Mogees:how to make sweet music from almost anything

Bruno Zamborlin performs using Mogees pic: Olga Mascolo

Imagine you are waiting for a bus and instead of wasting time on your smartphone updating your Facebook status with trivial details, you plug yourself into an innovative musical device that allows you to compose a tune right there and then out of anything from a window to a tree.

This could soon be reality for all of us as Bruno Zamborlin, a PhD student who studies Arts and Computational Technologies at both Goldsmiths, University of London, and IRCAM, an institute for the research of music, sound and avant-garde ‘electroacoustic music’ in Paris, has developed a way of making music from any surface or everyday object.

Zamborlin has recently collaborated with electronic music producers Plaid, who were among those in the early 1990’s that defined the techno music genre of  ‘intelligent dance music’.

Under the name “Senouch”, Zamborlin and Ed Handling of Plaid will perform using Mogees at the Beam Festival for electronic and analogue music, which is to be held at Brunel University on June 22.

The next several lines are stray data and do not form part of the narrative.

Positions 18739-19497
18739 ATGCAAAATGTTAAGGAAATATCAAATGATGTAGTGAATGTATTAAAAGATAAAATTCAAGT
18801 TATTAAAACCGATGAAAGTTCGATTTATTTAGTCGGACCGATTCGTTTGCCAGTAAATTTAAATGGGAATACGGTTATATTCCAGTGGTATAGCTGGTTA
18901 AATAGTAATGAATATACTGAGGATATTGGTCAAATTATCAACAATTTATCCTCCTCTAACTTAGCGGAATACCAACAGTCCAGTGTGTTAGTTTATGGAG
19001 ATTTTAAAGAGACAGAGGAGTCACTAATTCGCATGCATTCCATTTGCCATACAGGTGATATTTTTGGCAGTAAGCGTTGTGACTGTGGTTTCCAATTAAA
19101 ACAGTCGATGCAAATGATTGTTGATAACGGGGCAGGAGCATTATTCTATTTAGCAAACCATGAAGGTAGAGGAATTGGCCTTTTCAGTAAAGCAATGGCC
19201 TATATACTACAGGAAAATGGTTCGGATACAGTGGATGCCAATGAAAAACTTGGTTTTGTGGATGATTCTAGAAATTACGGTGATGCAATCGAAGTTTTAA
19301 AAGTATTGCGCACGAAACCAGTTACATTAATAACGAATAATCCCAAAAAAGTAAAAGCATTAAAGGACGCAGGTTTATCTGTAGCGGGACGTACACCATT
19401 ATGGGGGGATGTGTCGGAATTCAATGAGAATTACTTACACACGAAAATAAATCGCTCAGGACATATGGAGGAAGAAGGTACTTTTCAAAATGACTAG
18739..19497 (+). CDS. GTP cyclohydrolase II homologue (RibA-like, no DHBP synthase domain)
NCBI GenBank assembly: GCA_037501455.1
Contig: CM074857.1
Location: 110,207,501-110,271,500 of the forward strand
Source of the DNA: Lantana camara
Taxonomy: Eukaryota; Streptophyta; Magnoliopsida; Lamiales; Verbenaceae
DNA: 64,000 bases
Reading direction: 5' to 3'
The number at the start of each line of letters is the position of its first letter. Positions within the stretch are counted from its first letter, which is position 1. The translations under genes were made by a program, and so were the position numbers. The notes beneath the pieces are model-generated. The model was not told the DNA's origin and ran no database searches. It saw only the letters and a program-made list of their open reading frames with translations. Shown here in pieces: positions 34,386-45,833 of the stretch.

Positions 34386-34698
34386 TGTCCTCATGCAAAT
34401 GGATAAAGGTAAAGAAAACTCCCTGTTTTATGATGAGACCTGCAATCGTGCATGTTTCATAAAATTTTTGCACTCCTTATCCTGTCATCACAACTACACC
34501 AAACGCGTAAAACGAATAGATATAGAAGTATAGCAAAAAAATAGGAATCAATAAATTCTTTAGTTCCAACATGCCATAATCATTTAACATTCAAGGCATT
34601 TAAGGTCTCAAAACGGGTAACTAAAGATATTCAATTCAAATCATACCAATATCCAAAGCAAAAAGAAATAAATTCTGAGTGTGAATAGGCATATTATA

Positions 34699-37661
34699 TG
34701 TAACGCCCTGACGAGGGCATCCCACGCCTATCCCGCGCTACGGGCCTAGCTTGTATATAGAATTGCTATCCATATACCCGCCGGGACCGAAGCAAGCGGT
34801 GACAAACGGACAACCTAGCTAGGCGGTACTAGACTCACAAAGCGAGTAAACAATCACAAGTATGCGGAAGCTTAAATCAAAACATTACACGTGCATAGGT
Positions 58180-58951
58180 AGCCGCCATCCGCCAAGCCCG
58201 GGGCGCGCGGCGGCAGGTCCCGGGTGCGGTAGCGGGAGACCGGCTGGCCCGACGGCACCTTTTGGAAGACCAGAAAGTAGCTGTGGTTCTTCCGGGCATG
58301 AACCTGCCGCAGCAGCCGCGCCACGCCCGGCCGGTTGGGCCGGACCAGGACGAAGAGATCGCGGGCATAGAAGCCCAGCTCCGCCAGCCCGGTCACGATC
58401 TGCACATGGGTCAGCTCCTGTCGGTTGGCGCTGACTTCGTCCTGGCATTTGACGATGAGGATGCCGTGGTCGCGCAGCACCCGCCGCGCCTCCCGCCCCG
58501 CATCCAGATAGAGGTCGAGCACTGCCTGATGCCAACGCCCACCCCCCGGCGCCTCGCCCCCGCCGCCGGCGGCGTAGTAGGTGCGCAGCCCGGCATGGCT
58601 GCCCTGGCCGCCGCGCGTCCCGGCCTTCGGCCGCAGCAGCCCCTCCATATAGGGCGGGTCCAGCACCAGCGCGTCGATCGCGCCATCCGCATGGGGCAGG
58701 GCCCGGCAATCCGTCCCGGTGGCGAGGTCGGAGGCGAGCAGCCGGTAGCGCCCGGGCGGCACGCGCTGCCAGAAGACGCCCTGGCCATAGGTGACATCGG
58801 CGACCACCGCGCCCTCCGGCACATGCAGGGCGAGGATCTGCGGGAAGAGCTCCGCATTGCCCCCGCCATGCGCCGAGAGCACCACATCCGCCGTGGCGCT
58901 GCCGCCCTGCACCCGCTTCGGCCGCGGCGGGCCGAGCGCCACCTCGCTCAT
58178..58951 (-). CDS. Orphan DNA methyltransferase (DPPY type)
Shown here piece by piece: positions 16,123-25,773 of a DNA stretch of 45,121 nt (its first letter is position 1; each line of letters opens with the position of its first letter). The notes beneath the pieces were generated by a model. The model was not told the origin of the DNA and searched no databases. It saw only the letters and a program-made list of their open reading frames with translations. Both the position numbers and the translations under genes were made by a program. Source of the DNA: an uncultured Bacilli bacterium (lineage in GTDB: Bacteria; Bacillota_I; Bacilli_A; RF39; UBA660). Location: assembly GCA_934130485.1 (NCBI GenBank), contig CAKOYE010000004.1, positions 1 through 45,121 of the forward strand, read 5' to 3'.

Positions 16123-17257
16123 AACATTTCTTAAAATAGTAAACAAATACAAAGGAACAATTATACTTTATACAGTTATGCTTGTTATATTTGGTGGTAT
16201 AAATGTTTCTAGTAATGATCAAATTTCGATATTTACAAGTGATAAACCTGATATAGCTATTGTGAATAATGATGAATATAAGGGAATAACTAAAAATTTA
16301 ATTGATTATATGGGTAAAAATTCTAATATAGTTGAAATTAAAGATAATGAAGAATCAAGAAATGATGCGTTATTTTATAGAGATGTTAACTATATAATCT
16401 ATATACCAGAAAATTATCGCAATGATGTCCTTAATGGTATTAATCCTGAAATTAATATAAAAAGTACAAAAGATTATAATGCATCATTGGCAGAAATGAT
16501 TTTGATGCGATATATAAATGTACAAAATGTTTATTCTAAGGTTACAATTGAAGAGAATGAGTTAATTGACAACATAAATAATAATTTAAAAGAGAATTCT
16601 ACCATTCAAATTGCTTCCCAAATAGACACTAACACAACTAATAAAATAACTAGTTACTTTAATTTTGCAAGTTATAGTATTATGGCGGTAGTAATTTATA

Zamborlin’s Mogees project, which stands for “Mosaicing Gestural Surface,” is based on a simple contact microphone that transforms any hard surface into a musical interface through which preloaded audio samples are activated, converting the world around you into a DJ’s turntable deck.

Zamborlin said: “I guess what I really like about Mogees is that it’s tiny and cheap and anyone can use it.”

According to Zamborlin: “You just stick it to a surface…anything, and it makes that surface into a musical instrument.”

The microphone picks up taps, scratches, and other gestures on materials from glass to wood, or even a balloon, and in a similar way to how a touch screen phone operates, the Mogees software recognises what movement has been carried out and answers accordingly by producing the desired sound just as if a performer was playing a ‘real’ musical instrument.

Users of the device do not need to know how to play any other musical instrument and this, coupled with its affordability, means it has great potential to become an excellent educational tool in local schools, and is perfect for the budding electronic musician who will be able to mix the everyday world into a banging tune.

To see the Mogees project in action follow this link:

By Sean Lindholm

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